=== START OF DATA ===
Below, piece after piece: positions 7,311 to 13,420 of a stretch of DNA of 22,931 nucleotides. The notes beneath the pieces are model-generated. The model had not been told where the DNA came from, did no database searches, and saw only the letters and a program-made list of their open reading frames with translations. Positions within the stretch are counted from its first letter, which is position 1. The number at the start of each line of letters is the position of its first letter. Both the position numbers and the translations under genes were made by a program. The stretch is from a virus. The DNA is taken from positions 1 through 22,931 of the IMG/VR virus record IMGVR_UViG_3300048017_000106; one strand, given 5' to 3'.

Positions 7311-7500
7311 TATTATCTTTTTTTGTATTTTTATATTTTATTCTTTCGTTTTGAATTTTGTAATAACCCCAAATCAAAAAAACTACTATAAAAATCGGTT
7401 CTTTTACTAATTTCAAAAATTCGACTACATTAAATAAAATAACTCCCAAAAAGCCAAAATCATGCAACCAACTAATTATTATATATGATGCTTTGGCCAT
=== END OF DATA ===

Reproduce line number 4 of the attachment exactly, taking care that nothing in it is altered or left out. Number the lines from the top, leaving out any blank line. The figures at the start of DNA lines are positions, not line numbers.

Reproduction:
7401 CTTTTACTAATTTCAAAAATTCGACTACATTAAATAAAATAACTCCCAAAAAGCCAAAATCATGCAACCAACTAATTATTATATATGATGCTTTGGCCAT